As a CPA during tax season, I meet with lots of people. Many of them are regular clients who engage in year-round tax planning. For these people, tax season has few if any surprises. Others aren’t so well prepared. No one wants to pay more in taxes than they have to. Two of the best strategies for preventing that are tax planning and early filing.
For a church, cash flow can make or break its ability to survive. The reliance on member donations increases the need of church leaders to manage finances through revenue peaks and valleys. A cash reserve can be the buffer to carry you through the valleys. Without a cash reserve to draw from, many churches have found themselves scrambling to raise funds when needs come up.
Tax season is the time when CPAs and other tax professionals are fully engaged in preparing client returns. The professionals know that for small businesses taxes are always challenging and require constant attention. Consider how the changes to the tax law that apply to the 2108 returns increase the complexity of the process. Here is some advice from tax professionals for small-business owners to help them respond to the changes brought by tax reform and navigate the perennial tax burdens they always face.
If you are investing in rental properties, then you’ll become well-acquainted with the Schedule E tax form. The Schedule E is where you’ll report all of your expenses and income for the year, and take advantage of any deductions you may want to claim.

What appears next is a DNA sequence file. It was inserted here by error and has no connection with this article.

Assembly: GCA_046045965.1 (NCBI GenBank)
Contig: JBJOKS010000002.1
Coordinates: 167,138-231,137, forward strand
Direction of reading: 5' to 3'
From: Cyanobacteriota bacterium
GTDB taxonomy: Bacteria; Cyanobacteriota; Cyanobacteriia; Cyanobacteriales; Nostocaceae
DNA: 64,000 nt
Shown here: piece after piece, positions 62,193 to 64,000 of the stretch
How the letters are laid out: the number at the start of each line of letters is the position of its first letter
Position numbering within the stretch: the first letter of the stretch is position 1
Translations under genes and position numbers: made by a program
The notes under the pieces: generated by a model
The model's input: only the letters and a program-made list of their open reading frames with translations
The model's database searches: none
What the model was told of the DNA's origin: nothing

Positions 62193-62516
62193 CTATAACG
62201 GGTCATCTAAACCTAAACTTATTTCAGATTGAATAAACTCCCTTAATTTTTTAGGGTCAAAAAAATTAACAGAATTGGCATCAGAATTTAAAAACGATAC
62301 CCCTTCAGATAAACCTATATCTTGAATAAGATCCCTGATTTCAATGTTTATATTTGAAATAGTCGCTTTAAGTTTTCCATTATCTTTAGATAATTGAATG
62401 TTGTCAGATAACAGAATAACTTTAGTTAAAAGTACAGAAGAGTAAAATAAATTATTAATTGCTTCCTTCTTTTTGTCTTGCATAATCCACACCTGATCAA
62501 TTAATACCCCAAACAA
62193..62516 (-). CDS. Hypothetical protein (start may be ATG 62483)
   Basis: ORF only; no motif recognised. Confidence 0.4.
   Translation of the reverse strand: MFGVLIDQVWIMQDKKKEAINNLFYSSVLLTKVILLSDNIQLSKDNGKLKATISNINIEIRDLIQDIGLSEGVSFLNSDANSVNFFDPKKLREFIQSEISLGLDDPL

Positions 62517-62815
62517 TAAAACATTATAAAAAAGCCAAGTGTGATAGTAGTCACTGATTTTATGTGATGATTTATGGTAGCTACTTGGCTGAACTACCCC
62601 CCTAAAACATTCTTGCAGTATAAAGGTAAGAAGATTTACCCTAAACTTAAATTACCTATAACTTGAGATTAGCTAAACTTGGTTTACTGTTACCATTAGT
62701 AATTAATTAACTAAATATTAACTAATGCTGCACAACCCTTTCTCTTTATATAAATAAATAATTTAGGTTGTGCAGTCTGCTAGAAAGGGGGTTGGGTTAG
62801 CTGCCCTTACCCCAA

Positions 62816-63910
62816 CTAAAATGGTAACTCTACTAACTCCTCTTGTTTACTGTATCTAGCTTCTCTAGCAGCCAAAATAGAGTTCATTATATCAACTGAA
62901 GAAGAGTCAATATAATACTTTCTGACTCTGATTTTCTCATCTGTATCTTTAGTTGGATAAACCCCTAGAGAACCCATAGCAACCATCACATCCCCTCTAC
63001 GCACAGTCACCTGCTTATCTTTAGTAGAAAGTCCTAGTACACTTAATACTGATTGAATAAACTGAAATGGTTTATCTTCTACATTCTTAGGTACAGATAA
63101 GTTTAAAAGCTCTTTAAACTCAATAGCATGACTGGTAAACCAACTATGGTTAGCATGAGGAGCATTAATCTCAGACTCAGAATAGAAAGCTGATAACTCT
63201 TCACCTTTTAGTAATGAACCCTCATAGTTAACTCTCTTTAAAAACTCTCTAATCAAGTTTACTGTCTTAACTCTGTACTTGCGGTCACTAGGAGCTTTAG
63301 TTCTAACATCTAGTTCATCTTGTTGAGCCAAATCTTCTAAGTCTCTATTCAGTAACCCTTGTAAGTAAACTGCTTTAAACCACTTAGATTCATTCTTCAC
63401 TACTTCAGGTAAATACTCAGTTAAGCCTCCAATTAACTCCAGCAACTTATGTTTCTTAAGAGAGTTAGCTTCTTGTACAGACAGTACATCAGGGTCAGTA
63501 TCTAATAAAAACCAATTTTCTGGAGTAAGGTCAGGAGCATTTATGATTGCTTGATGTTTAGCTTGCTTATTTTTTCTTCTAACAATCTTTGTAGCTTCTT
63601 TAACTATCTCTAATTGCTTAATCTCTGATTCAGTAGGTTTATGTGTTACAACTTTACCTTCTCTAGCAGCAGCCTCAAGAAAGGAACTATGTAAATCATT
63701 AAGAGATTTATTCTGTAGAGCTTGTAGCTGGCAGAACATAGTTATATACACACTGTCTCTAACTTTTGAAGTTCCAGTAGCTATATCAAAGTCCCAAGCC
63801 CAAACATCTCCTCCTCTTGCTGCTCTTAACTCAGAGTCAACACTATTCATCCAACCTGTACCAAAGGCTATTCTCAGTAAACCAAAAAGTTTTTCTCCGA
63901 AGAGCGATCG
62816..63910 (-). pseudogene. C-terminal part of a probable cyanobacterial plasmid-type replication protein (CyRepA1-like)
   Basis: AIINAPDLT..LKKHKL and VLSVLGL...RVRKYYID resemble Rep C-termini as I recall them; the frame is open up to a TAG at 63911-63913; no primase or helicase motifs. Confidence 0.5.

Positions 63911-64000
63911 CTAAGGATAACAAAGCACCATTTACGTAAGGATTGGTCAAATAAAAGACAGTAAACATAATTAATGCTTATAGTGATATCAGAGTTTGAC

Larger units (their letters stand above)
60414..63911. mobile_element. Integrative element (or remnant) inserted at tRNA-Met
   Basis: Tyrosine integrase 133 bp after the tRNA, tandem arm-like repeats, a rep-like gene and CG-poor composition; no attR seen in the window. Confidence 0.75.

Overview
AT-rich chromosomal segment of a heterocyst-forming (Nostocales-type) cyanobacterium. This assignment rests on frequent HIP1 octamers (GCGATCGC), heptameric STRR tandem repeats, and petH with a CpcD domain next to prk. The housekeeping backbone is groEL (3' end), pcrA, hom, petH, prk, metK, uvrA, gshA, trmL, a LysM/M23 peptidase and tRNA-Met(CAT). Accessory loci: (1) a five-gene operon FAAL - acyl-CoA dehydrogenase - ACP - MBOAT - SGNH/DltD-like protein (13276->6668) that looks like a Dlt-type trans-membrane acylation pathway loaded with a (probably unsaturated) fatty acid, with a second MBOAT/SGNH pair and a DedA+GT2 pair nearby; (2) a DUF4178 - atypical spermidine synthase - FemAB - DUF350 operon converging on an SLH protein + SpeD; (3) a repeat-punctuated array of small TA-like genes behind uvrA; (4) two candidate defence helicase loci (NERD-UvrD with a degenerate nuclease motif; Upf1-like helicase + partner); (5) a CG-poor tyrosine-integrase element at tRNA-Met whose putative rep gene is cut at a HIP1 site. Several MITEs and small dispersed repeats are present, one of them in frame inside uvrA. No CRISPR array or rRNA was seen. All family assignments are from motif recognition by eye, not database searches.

The Tax Cuts and Jobs Act brought about many changes to the filing of the 2018 tax returns. The 2019 tax return filing season is the first time that the new tax law will be in effect. As you begin prepping for your 2018 tax filing, become familiar with these changes. You can ask your CPA or tax consultant to help you find the tax advantages available to you.
Church boards serve multiple masters. Tasked with guiding and keeping the mission-driven activities on course, board members can lose touch with the day-to-day financial operations. The board's responsibility for the ongoing monitoring of the church's fiscal matters is a fiduciary one. To do so, it must receive regular and accurate financial information.
As the 2019 tax season gets underway, tax professionals are working with a complex set of changes to the tax code as a result of the The Tax Cuts and Jobs Act. Amidst the many uncertainties of the new regulations, specific changes afford small business owners some important planning opportunities.
Have you begun to think about changes to make in the New Year? It's a good time to review your finances and pay particular attention to your retirement plan. Like most
As the end of 2018 quickly approaches, real estate investors and landlords are reviewing records in preparation for filing tax returns. The tax reform bill, known as the Tax Cuts and Jobs Act, enacted sweeping changes to the Internal Revenue Code that will apply to 2018 returns. Real estate investors and landlords stand to benefit from many of the new law’s provisions. It is important that year-end planning address these changes.
It’s the time of year when tax professionals are advising their clients to start thinking about tax preparation. It may seem premature – April is months away – but the advice is sound. It’s the first year that the Tax Cuts and Jobs Act will be in effect with many changes for individual filers. The earlier you begin prepping for your 2018 tax filing, the easier it will be for you and your tax professional to find your tax savings in the new law.